John and Sylvia Embry – Troubles | Album Review

johnandsylviaembrycdJohn & Sylvia Embry – Troubles

Delmark Records

17 songs – 66 minutes

1980 was a pretty bleak year for popular music. Disco had peaked and the charts were once again filled with middle of the road songs such as Olivia Newton John’s “Magic”, Styx’s “Babe” and Air Supply’s “Lost In Love”. The future for blues looked bleak. Eric Clapton had led a depressing procession of talented players who, despite the best of intentions, were giving the genre a bad name with limp performances, flaccid recordings and over-driven, over-long and over-blown guitar solos. But even in those dark days, there were significant signs of life, of musicians going back to the basics and finding once again the driving heartbeat of real blues. In Chicago, Albert Collins released Frostbite and in Texas, The Fabulous Thunderbirds put out What’s The Word, their second album and still an all-time classic of raw, stripped-back electric blues.  And in numerous bars around the world, unheralded bands continued to produce great music for a small but appreciative audience.

Troubles, first released in 1980 and now re-released on the Delmark label, is a small gem of a record that perfectly captures the rough and ready Chicago sound of the late 1970s.  And it kicks like a mule. Much of the album, originally released on Razor Records as After Work, was recorded on just one day: 19 January, 1979, the day after John recorded his single “I Love The Woman” b/w “Johnny’s Bounce”, both of which are included on this disc.

Queen Sylvia Embry played bass and sang with a warm, passionate gospel-tinged voice. A second vocalist, drummer Woody Williams (Lefty Dizz’s brother), also features on a number of songs and he adds fine harmonies to the cover of Wilson Pickett’s “I Found A Love”. Johnny “Guitar” Embry was very much a guitarist of the Chicago school, with strong hints of Buddy Guy, Sammy Lawhorn and a little Magic Sam in his Stratocaster playing, whether on instrumentals such as “Razor Sharp” (which also features Riler “Iceman” Robinson on guitar) or staying in the pocket and providing top class rhythm support.

Half of the ten tracks on the original album were originals and the other half a good selection of covers. This re-release benefits from the addition of five top quality out-takes (three of which are live recordings) as well as John’s single. Some of the songs are the standards the band would have played every night in the smoky bars in which they plied their trade – “Mustang Sally”; Freddie King’s “I Love The Woman”, Jimmy Reed’s “Going To New York” and BB King’s “Worry, Worry” – but every song is played with such verve and power that it is exciting to hear them all.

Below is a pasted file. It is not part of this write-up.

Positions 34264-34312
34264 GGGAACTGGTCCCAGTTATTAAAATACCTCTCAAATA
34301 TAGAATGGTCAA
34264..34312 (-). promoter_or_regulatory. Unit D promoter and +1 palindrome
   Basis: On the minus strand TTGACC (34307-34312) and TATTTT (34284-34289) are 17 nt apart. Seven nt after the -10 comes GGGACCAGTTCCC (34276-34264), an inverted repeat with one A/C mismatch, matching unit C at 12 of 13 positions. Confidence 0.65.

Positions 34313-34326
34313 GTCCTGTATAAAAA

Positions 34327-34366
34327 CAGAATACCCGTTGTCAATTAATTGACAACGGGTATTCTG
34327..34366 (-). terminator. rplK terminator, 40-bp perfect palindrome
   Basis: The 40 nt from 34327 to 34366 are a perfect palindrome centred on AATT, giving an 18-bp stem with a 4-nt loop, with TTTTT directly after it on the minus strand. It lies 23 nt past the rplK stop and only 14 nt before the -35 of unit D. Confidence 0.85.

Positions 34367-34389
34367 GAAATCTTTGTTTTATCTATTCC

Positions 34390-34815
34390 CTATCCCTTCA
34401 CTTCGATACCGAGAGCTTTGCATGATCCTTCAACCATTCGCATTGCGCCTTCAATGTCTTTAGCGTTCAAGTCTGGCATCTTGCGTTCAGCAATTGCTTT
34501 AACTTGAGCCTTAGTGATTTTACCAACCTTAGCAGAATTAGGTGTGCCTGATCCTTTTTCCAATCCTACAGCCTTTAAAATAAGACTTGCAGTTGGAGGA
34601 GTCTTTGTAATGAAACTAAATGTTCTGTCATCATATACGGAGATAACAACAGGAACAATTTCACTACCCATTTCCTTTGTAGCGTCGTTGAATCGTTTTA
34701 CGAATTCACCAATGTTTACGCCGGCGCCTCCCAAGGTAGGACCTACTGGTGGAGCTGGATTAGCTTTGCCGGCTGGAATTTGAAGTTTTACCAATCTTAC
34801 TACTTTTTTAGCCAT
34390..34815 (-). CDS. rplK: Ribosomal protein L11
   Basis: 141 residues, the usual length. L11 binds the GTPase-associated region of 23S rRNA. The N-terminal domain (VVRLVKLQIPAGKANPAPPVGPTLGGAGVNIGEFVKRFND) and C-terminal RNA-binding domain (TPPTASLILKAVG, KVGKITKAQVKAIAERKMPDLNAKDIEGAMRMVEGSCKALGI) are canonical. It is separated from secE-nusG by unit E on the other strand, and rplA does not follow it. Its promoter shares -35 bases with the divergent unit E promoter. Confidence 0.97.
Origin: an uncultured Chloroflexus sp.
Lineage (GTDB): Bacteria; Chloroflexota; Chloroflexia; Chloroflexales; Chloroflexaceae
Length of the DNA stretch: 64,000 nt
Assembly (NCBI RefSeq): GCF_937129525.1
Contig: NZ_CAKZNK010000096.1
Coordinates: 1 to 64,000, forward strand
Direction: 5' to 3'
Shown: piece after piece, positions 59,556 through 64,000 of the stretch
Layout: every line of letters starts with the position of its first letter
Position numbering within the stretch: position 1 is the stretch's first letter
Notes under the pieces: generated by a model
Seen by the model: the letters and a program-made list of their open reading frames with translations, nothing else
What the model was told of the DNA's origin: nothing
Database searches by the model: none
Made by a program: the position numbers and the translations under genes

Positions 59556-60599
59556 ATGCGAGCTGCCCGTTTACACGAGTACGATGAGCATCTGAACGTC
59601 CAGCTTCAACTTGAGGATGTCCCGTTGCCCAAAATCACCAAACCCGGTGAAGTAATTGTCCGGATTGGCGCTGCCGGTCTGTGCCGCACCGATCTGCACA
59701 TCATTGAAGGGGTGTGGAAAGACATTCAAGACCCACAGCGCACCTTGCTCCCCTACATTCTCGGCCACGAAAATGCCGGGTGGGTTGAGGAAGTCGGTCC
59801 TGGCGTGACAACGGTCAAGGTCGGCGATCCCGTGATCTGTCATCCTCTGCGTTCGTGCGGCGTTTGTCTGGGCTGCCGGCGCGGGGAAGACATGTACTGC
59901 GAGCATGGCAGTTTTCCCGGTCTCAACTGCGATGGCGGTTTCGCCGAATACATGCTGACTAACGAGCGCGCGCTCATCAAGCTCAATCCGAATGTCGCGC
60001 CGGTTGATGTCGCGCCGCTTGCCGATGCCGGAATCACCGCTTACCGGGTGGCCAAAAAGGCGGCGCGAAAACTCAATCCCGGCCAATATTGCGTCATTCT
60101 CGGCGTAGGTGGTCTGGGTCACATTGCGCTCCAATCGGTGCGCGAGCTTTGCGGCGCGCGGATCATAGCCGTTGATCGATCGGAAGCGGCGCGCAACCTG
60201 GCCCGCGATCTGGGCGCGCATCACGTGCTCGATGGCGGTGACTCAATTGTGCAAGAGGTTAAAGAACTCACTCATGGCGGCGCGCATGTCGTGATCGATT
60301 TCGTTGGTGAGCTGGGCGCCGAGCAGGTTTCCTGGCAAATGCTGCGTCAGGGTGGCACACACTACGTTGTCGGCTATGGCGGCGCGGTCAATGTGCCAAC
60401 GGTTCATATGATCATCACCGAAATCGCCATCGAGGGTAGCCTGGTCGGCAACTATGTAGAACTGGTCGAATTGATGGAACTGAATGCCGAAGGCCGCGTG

The liner notes are fascinating, for example explaining that “Keep Your Hands Off Her” was the first song of the recording session.  The vocal levels had not yet been set but the band was on fire and it was agreed that the musical value of the number outweighed the slightly ropey production, so it was included on the album. Overall, however, the production values are very good, with each instrument clearly recorded but with the ambience, fire and slight looseness of a live gig retained.

The only disappointing issue in respect of Troubles is that it was the only album released by John and Sylvia Embry. John died in 1987. Slyvia later released an album with Jimmy Dawkins and appeared on a number of compilations for the likes Arhoolie and Alligator before returning to her first love of gospel music. She died in 1992. It is a crying shame they weren’t able to release more records, but at least we have Troubles to remind us of their talents.

If you’re a fan of classic, no-frills, guitar-driven Chicago blues, you must hear this album.  It is a little beauty.

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